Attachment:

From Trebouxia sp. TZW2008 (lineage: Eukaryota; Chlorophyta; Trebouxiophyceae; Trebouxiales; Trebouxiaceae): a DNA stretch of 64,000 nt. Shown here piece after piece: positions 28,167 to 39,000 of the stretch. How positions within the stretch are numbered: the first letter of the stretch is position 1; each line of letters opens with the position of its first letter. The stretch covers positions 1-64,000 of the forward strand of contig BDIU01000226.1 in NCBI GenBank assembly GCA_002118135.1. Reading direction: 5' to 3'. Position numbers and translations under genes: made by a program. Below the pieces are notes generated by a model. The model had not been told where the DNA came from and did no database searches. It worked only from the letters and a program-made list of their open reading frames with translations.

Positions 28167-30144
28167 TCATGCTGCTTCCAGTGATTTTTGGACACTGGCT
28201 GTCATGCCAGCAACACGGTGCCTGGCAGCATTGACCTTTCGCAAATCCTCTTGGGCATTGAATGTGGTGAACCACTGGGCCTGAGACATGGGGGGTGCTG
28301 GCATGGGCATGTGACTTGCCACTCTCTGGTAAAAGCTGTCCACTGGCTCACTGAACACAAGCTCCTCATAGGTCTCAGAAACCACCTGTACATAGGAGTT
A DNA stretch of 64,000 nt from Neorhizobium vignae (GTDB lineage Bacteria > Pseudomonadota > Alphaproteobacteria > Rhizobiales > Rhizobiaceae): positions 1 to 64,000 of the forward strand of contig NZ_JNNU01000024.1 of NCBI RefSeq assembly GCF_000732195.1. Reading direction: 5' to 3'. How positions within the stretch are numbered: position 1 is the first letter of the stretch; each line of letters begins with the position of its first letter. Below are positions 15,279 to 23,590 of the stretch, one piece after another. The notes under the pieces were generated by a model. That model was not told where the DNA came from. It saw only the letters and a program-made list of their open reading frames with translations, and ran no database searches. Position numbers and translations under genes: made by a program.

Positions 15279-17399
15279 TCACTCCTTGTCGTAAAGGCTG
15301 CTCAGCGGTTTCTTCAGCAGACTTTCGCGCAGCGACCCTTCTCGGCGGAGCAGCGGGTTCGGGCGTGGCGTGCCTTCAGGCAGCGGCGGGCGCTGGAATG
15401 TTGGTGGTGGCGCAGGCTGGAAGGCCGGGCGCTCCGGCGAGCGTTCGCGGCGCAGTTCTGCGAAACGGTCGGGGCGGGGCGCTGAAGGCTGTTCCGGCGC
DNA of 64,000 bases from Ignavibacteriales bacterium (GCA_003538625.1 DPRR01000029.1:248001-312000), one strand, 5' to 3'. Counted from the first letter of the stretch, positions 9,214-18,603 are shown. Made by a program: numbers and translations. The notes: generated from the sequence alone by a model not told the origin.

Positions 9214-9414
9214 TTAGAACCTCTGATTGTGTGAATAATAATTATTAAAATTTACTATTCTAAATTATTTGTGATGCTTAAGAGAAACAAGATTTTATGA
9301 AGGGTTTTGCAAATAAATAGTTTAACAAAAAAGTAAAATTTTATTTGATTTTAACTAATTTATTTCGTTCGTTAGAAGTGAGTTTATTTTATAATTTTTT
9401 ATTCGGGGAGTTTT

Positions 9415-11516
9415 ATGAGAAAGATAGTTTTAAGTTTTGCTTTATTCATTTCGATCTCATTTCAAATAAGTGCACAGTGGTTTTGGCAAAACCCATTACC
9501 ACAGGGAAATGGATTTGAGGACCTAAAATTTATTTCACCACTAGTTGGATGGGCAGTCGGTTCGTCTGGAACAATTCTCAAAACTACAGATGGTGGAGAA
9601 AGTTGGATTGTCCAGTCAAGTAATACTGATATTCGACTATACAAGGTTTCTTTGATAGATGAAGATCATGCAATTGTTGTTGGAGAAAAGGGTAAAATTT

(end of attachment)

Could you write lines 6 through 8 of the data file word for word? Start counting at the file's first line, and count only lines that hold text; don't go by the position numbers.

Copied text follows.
A DNA stretch of 64,000 nt from Neorhizobium vignae (GTDB lineage Bacteria > Pseudomonadota > Alphaproteobacteria > Rhizobiales > Rhizobiaceae): positions 1 to 64,000 of the forward strand of contig NZ_JNNU01000024.1 of NCBI RefSeq assembly GCF_000732195.1. Reading direction: 5' to 3'. How positions within the stretch are numbered: position 1 is the first letter of the stretch; each line of letters begins with the position of its first letter. Below are positions 15,279 to 23,590 of the stretch, one piece after another. The notes under the pieces were generated by a model. That model was not told where the DNA came from. It saw only the letters and a program-made list of their open reading frames with translations, and ran no database searches. Position numbers and translations under genes: made by a program.

Positions 15279-17399
15279 TCACTCCTTGTCGTAAAGGCTG